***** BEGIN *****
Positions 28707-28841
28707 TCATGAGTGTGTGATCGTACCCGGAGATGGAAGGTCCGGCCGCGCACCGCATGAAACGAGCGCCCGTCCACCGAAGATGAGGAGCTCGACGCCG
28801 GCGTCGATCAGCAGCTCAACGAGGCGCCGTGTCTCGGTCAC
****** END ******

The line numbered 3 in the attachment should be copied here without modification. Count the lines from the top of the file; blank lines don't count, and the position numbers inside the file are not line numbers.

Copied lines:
28801 GCGTCGATCAGCAGCTCAACGAGGCGCCGTGTCTCGGTCAC